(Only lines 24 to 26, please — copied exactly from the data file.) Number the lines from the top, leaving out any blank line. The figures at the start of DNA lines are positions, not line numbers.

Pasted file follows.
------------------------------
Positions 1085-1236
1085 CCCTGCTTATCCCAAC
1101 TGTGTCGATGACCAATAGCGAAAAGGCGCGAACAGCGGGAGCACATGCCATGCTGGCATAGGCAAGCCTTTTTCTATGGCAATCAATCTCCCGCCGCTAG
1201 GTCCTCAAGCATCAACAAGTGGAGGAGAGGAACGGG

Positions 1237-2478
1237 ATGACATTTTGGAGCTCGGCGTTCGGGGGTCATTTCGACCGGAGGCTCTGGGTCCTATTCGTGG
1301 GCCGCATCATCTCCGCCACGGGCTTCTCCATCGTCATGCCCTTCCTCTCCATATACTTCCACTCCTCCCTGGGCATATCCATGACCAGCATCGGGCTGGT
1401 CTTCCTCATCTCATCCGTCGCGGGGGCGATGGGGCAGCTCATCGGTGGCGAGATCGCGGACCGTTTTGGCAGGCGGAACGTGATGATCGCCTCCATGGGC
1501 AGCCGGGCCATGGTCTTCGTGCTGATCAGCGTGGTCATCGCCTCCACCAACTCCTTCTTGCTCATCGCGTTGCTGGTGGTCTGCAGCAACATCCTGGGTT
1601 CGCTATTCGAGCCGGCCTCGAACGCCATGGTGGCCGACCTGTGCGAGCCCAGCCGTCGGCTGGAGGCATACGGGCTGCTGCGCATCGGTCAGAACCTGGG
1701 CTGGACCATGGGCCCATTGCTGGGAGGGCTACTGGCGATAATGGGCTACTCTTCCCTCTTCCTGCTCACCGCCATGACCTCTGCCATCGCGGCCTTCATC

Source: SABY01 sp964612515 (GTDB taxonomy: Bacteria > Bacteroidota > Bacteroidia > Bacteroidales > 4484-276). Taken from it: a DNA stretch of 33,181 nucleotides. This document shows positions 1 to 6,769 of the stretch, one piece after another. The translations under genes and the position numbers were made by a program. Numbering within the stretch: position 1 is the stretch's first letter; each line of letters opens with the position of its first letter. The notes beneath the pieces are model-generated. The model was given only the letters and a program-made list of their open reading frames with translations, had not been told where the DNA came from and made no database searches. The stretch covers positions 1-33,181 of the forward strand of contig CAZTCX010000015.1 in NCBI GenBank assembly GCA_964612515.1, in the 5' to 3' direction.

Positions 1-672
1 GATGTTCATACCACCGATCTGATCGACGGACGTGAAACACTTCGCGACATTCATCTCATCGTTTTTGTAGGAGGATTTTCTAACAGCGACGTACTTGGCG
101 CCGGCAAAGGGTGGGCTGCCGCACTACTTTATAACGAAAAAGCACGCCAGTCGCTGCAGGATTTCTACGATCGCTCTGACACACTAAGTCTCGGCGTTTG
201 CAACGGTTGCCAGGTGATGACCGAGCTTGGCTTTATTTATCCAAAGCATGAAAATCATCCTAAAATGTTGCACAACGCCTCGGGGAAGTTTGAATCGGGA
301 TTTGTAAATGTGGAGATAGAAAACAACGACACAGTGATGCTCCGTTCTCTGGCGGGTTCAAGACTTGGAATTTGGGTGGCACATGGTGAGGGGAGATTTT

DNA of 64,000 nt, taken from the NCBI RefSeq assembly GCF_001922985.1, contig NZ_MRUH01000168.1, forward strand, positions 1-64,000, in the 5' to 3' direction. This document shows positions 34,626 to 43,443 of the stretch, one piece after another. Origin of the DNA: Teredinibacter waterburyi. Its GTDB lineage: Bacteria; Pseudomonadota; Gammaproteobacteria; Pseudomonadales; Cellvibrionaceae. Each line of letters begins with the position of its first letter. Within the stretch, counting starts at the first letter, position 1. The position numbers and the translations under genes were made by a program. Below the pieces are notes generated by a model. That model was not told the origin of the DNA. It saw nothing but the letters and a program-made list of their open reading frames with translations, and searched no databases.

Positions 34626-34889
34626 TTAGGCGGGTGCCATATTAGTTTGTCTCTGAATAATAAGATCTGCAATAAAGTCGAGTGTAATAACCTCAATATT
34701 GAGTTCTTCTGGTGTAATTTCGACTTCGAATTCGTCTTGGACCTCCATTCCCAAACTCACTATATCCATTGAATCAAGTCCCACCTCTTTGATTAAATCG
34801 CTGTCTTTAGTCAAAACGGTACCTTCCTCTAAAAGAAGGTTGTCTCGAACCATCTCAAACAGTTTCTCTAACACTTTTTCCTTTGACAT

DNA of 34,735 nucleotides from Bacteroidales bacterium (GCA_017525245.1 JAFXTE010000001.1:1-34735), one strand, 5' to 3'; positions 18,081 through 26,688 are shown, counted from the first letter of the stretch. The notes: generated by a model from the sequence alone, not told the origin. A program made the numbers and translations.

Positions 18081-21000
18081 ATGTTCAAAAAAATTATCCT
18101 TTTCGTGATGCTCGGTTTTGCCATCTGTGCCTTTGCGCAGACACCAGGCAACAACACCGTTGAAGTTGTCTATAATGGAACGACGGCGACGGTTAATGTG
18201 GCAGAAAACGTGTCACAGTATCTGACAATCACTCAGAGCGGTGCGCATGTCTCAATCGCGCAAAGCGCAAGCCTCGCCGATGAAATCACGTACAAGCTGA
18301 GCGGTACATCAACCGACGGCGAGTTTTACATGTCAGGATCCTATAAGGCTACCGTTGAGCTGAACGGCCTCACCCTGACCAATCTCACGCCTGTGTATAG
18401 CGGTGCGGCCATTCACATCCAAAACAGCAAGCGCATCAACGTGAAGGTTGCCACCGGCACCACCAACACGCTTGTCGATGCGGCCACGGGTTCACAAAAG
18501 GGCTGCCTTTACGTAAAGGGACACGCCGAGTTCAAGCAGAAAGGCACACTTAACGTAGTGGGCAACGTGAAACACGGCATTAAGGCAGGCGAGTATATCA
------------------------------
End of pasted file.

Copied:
Positions 18081-21000
18081 ATGTTCAAAAAAATTATCCT
18101 TTTCGTGATGCTCGGTTTTGCCATCTGTGCCTTTGCGCAGACACCAGGCAACAACACCGTTGAAGTTGTCTATAATGGAACGACGGCGACGGTTAATGTG